All posts tagged puberty

Parenting Is Not For The Weak

Published January 24, 2018 by sarcasmica

We have been adjusting around here. Adjusting to my mom getting ready to move into her own apartment after living with us for over five years. My daughter only knows life with Gramma around. I’ve been talking to the kids prepping for the actual moving day so it’s not a big “Surprise! Today’s the day!”

I figured this was the culprit for my son’s behavior of late. After two weeks of back to school with fairly decent mornings and getting off to school fine, suddenly he is an emotional, defiant, argumentative, sputtering mess. And not in the pre-pubescent way. No, it’s a bratty, fit-filled, moody way.

Did I mention the husband is away on business? Yes, we specialize in this kind of timing in this house.

Anyway, speaking to one of my son’s teachers today I find out there is a report due next week that involves reading an entire book. Something I have not seen said child actually doing. Later I ask, “So what’s going on with your report?” and am met with giant sighs and falling to the floor. I am assured that reading is being handled and report writing will be 100% taken care of.

He is on page 30 of a 152 page book and it’s due next Wednesday.

We pinpoint this as the source of some of his anxiety. No problem. It’s handled. The evening routine is all drama and tears and emotions still, however. Head-scratcher.

After reading to my daughter peppered with my own tears thanking my seven year old for being so kind-hearted and understanding when all of mom and dad’s attention feels like it’s focused on the big dramatic kid, I tuck her in and get her to bed.

Next up, big kid bed time. My son has a mini meltdown over a snack, lies about brushing his teeth, and finally heaves himself onto his bed giving up any hope that the day will include ice cream and video games. We begin what is supposed to be a quick convo about the day and it turns into something I did not see coming.

“Mom, I think I know part of why I feel so depressed.”
I hold back my cringing at the buzzword and try to focus my energy on an open mind and face. (my face is something I have very little control over)

“(best friend) has been really sad lately and says he’s depressed.”
“Hmm … i wonder why. Do you know what’s going on?”
“Well, I think it’s because of his dad… he died.” (the best friend’s bio parents are divorced and mom is remarried with 2 more kids)
“He died?! When?” (this is news to me)
“His parents got divorced and his dad was really sad so he … you know… killed himself.”

Holy fucking shitballs.

Right. So now go ahead and roll with that, Supermom.

“Wow. That is heavy. That is a lot for (best friend) to deal with, certainly. I wonder if he feels like talking to a counselor would be helpful.”
“He goes to therapy every week.”
“Wow. Ummm, i’m really glad that he has a friend like you to listen and support him. …. that is a lot for you to deal with as well. As important as it is to be there for him and listen and help him work through how he’s feeling, I want you to find a way to leave that at school with him. When you walk away from that kind of interaction, it’s really important to try and center yourself around (yourself) again. Empathy is important, but those are not your problems to work out. That is not your reality.”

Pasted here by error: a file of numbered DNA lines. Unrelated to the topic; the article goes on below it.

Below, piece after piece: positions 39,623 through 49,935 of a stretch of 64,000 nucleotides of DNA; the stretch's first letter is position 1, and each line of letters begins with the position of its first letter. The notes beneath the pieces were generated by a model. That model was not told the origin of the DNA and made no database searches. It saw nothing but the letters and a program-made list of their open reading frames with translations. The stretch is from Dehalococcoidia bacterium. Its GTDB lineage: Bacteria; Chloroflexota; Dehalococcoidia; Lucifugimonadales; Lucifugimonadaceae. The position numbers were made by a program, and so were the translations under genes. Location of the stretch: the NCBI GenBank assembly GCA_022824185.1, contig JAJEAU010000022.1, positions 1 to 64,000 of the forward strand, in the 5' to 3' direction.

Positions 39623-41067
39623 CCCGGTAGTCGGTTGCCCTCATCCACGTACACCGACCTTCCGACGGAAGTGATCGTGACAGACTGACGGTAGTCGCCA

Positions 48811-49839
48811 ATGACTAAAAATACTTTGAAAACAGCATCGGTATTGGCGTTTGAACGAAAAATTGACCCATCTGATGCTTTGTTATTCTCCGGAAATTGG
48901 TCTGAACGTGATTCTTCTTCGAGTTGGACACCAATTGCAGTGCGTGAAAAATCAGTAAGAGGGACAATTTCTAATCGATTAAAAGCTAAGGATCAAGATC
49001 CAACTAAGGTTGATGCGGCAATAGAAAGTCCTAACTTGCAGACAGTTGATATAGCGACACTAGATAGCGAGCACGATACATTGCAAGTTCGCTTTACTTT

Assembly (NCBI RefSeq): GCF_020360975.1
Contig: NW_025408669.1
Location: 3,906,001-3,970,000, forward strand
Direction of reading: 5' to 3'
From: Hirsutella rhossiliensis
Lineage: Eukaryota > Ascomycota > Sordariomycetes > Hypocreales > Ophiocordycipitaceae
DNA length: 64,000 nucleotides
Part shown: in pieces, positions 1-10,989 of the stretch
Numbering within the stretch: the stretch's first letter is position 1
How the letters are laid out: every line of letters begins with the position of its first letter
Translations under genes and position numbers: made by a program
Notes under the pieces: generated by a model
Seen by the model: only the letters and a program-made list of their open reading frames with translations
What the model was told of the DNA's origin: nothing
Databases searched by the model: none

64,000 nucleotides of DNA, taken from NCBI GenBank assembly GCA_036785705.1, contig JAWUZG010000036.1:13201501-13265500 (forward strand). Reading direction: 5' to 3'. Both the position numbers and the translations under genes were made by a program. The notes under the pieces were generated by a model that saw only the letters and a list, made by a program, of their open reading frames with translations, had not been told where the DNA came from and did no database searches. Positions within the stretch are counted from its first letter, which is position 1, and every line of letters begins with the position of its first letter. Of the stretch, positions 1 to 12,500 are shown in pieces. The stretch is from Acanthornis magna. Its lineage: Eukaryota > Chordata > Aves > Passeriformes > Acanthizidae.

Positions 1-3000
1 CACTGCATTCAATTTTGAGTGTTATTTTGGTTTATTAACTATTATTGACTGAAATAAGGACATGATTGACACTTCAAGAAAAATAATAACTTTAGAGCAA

“Ok mom.” and he seems to get what I’m saying after some more brief coaching.

We work out the reading math problem of barely read pages minus total pages divided by procrastinators time frame left before adding actual report writing time and then…

*giggles* “Mom?”
“Mm hmm?”
“So what is the point of the cover for a penis? You know, that thing…?”
“A condom?”
“Yea, that.”
[to avoid situations like this one!!]
“If you don’t want to make a baby, you use a condom.”
“So then does that mean that – sputtering giggles- sex is … fun?”

And that, my friends, is how the evening went in my house. From depression and suicide to homework and concluded with a painfully masked conversation about sex and why it’s not just for makin’ babies. Now I have to figure out if the whole best friend depression father’s suicide issue is actually real. How do I handle that?! The best friend, to my knowledge, has limited friends at this school where he is a new student. I don’t know the parents all that well. What does THAT conversation look like? We really only text. Do I text the mom, “Hey, heard your ex offed himself and the boys have been talking… anything I need to know?”

And I thought the pre-sleepover conversation asking if there were guns in the house would be the hardest question to ask.

Conclusion: Use a rubber if you are unwilling to mask your extreme discomfort speaking to an eleven year old boy about anatomy and copulation.



Published June 14, 2017 by sarcasmica

A couple weeks ago my kid’s school sent home a note saying that “The Health Talk” was coming up. My son happened to be pretty sick with an on and off fever that week, coincidentally. His friend told him, “You’re lucky you missed it.”. My friend and I were trying desperately to figure out from the broken incomplete sentences from the boys what exactly was taught since no other information came home about it.